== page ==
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Biodiversity and Conservation

, Volume 28, Issue 5, pp 1291–1296 | Cite as

European Union’s conservation efforts are taxonomically biased

  • Christos MammidesEmail author
Commentary
Part of the following topical collections:
  1. Biodiversity protection and reserves

Abstract

According to the European Union’s most recent biodiversity assessment, many of its species are still threatened by human activities. To address biodiversity loss, the EU has adopted a series of legislation, which aim at protecting important habitats and species. In addition, as part of its most recent biodiversity strategy, the EU has set an ambitious conservation target, to halt biodiversity loss within the EU by the year 2020. While this is a laudable goal, paradoxically it may not be relevant to many of EU’s species. This is because EU’s conservation efforts are taxonomically biased, focusing mostly on the species listed in its legislation—mainly the annexes of the Birds and Habitats Directives. The annexes, though, over-represent vertebrates, especially birds. The taxonomic bias is also evident in the allocation of EU’s conservation budget through the LIFE Programme—its main conservation funding instrument. Since the inception of the programme in 1992, the EU has funded more than 800 projects that targeted species. Half of those projects focused on birds while, for instance, only 7% of them targeted invertebrates or plants. This, despite the fact that according to the European Red Lists there are more endangered invertebrates and plants within the EU than birds or mammals. The apparent taxonomic biases raise concerns regarding the conservation fate of the species belonging to taxonomically neglected groups, many of which are threatened. It is unlikely that the EU will succeed in truly halting the loss of its biodiversity if these taxonomic biases are not addressed.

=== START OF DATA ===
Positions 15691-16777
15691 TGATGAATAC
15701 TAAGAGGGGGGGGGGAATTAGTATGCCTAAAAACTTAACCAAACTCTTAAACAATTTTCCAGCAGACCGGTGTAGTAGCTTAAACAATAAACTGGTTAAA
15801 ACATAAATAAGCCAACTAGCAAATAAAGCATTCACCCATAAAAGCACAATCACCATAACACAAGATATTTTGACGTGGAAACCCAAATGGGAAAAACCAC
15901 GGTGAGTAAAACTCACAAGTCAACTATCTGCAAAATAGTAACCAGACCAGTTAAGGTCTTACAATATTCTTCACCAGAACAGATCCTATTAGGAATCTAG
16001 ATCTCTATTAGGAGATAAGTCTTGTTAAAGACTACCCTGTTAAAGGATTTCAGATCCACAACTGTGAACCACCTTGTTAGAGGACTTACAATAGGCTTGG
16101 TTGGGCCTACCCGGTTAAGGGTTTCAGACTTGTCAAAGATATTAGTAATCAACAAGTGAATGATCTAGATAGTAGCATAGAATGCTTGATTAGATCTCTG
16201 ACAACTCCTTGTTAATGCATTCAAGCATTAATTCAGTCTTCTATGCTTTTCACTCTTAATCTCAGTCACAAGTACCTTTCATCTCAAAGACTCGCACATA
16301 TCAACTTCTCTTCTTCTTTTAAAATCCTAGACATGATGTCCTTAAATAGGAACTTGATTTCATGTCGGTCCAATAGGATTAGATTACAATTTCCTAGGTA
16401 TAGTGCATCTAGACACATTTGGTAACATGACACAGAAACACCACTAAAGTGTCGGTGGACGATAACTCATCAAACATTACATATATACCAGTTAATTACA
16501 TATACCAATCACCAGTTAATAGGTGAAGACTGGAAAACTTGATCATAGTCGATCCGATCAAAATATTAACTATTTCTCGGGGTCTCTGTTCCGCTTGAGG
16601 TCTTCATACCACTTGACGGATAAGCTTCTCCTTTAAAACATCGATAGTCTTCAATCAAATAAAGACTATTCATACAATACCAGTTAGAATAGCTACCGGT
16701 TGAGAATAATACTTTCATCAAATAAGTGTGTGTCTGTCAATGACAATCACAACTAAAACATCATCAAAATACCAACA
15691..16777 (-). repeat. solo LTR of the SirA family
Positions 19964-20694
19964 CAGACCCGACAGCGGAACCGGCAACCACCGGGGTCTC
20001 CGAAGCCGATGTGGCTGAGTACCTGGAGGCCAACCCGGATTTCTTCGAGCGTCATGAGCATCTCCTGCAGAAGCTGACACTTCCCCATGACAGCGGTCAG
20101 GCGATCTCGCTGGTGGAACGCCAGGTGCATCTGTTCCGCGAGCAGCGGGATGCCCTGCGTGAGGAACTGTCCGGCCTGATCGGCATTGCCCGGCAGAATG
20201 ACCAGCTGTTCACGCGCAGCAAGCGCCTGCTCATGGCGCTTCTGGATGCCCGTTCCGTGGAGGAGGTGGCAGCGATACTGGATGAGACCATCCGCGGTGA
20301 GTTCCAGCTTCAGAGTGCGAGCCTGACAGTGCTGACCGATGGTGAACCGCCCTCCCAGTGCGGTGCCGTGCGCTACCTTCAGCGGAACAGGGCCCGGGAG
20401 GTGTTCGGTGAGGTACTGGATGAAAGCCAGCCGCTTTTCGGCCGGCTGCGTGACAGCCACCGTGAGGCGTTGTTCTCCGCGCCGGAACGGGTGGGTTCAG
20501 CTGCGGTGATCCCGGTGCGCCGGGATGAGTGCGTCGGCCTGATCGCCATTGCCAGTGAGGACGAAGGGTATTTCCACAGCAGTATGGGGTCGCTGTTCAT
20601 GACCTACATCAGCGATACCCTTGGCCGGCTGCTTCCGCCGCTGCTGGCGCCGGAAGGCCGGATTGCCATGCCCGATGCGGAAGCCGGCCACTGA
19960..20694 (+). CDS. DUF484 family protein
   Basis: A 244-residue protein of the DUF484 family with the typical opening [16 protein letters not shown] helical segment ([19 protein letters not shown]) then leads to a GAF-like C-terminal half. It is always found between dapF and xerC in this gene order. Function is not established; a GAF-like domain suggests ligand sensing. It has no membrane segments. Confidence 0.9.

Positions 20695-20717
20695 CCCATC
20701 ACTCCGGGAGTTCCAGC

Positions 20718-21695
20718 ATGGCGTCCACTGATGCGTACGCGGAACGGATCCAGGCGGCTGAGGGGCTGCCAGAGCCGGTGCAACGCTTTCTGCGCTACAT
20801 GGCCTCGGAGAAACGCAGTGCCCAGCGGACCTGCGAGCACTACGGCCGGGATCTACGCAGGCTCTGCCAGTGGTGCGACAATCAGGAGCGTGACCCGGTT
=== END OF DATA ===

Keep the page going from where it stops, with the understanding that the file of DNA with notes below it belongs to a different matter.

Keywords

Birds Directive Biodiversity loss Conservation funding Habitats Directive LIFE Programme 

Notes

Acknowledgements

I would like to thank the researchers who have compiled the data used in this study and the European Commission for making the information freely available. I would also like to thank the two anonymous reviewers for their useful suggestions and constructive feedback.

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Copyright information

© Springer Nature B.V. 2019

Authors and Affiliations

  1. 1.Guangxi Key Laboratory of Forest Ecology and Conservation, College of ForestryGuangxi UniversityNanningChina

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